Oliver, Lauren. (2011). Delirium. New York: Harper Collins.
Textbook Chapter: 7
Subgenre: Dystopian/ Utopian Societies; Science Fiction
Book Summary: Delirium is a novel set in Portland, Maine, sometime in the future. The book's protagonist, Lena, is a seventeen year old high school student who loves to run with her best friend Hana. Lena appears to be a normal teenager, but her family is scarred because of her mother's suicide when she was younger. In the novel, all people must be "cured" around their 18th birthday, or they are imprisoned, killed, or exiled. The cure is a procedure that removes the part of a person's brain that makes them feel love. According to the government, love is what destroys people's lives, and makes them go crazy, so every person must be cured in order to remain in the city. Lena is following along with the plan, and knows she must be cured, until she meets Alex, who is an Invalid, or a person who lives in the Wilds, and is not cured. Alex has a fake identity which allows him to live in the city, and he and Lena fall in love despite all the risks. Alex also shows Lena that her mother was not dead, but had been imprisoned for 12 years. This fact made Lena decide to runaway with Alex to the Wilds. Lena and Alex are caught trying to escape into the Wilds by regulators from the government, and Lena is forced to get the cure early. However, Alex comes to rescue her, and she is able to escape into the Wilds. Alex, on the other hand, sacrificed himself to save Lena, and is killed by the Regulators.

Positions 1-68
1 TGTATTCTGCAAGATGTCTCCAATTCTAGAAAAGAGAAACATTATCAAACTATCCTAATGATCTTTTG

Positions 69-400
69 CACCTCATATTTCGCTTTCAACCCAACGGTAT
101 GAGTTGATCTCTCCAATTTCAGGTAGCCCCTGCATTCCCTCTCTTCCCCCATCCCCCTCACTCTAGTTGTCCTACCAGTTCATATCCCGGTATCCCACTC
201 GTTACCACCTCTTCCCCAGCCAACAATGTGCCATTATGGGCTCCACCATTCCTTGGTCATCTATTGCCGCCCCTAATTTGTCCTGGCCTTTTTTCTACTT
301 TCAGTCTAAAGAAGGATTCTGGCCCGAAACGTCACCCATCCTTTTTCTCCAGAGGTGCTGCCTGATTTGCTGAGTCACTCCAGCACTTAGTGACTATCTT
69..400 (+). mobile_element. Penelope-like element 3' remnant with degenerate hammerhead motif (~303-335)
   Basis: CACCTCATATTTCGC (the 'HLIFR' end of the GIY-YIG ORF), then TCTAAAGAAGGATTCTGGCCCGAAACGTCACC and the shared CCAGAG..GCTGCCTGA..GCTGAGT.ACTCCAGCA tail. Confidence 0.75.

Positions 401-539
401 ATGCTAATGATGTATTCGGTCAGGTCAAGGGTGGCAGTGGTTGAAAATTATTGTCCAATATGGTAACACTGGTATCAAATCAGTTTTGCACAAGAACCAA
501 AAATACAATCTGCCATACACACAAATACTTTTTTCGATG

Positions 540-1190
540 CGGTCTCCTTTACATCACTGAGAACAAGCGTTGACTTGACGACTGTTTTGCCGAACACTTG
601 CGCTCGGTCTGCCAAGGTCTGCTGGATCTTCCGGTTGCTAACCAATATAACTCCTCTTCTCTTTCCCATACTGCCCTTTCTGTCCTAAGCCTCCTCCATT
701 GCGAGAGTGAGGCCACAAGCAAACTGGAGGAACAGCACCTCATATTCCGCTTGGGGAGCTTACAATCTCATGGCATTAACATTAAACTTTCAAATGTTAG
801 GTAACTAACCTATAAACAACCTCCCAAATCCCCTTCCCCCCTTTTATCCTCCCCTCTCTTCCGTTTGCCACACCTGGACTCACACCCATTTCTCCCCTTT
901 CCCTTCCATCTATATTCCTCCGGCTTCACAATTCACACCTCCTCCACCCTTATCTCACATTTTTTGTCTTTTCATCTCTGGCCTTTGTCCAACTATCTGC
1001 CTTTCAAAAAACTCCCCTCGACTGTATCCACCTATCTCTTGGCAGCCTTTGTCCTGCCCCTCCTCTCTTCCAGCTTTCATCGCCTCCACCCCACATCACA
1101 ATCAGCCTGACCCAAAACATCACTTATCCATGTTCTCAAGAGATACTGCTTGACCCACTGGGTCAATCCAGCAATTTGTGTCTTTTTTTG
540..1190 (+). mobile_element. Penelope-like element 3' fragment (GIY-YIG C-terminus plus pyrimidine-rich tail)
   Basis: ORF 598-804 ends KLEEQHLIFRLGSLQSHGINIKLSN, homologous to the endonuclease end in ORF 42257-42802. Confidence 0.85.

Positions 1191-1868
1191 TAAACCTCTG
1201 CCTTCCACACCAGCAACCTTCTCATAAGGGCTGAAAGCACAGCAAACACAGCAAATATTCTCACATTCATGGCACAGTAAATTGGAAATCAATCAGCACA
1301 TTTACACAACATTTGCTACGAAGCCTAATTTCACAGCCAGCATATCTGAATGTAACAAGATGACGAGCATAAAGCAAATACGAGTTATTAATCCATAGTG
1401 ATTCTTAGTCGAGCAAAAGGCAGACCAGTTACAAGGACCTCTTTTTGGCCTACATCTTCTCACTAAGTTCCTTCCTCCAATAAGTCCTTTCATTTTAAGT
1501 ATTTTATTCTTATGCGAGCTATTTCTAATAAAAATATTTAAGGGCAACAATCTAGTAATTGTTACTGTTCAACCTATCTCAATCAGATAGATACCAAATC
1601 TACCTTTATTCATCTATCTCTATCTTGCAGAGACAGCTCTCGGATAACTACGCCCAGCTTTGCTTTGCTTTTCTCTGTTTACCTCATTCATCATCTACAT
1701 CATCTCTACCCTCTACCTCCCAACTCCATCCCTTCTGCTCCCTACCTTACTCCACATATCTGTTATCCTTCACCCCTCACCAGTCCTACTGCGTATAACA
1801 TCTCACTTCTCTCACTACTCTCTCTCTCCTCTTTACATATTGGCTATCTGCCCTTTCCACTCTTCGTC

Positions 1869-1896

Personal Reaction/ Why Teens Would Want to Read this Book:
I thought this book was great! It was interesting and kept my attention throughout the novel. The futuristic aspect of the novel reminded me of The Hunger Games, and I am seeing a trend in Utopian/Dystopian societies in young adult literature. I think that teens find this subgenre intriguing because they wonder where their life is going, and what life will be like in the future. This book is also a great read for teens because of the relationships between the characters. The novel has many parallels with Romeo and Juliet, and the theme of forbidden love will always draw a reader back for more. I know that many teens can relate to Lena in the story as she struggles with authority, relationships, and maturing into an adult. I highly recommend this book for any teen!